Related to the deadly sea wasp, the Irukandji box jellyfish (Carukia barnesi) is very small, about the size of a walnut and almost invisible. The tentacles can be up to three feet long and cause potentially life threatening symptoms known as Irukandji Syndrome. There have been fatalities caused by the Irukandji. The initial sting is not painful, but the venom is a direct cardiac toxin that sets in thirty minutes later causing high blood pressure and fatal strokes. It is found in the coastal waters of Australia and the name comes from an Aboriginal tribe that lived in the region. It can be identified by the 'string of pearls nematocysts (stinging cells) on its tentacles.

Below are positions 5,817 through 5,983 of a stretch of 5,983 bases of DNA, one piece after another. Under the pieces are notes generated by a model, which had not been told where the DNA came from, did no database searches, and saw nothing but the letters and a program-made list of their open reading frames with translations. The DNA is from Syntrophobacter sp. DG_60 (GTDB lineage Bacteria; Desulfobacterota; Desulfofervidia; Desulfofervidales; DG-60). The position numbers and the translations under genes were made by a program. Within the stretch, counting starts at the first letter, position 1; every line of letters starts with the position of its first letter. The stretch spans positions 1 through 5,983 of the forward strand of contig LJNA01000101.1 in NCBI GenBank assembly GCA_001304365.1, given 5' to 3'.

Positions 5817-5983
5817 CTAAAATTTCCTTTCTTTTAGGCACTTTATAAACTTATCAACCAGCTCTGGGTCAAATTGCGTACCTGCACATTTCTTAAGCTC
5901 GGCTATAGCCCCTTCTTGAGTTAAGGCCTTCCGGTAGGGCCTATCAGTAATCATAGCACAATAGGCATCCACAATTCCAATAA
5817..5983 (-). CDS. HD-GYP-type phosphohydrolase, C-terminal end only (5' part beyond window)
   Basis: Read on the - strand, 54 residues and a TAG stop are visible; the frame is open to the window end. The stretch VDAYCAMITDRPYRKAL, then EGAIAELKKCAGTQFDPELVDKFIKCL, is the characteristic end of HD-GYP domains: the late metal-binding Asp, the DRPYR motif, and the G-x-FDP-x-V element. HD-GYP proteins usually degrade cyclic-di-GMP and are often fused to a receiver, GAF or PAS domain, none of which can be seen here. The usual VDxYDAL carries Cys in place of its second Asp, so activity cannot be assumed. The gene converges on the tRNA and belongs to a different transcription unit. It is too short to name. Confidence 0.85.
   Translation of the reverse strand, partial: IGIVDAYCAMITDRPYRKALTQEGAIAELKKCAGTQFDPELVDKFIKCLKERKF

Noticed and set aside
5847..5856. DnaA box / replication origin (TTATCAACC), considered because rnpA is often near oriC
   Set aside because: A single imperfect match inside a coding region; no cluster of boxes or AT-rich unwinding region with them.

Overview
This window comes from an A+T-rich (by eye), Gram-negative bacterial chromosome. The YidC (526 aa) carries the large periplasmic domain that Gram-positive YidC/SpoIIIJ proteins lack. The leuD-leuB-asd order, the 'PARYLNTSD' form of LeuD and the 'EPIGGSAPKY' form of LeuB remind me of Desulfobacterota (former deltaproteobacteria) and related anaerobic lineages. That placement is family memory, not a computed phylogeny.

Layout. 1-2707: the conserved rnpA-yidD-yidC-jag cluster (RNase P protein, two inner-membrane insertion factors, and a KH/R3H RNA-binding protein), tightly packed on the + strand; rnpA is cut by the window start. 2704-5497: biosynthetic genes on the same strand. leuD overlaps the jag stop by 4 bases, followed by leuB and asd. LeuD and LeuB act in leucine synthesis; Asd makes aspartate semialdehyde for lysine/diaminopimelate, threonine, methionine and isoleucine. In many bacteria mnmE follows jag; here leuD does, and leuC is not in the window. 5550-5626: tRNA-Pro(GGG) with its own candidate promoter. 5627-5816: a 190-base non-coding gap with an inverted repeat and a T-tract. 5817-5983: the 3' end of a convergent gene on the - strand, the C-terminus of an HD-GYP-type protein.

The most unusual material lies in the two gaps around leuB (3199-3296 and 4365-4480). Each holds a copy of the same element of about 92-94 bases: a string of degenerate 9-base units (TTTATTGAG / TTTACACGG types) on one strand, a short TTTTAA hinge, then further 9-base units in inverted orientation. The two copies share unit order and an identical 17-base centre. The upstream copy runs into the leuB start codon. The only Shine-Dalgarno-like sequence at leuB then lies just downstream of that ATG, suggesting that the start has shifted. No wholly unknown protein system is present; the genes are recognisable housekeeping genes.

The Irukandji (Carukia barnesi) box jelly can be very dangerous.
The Irukandji box jelly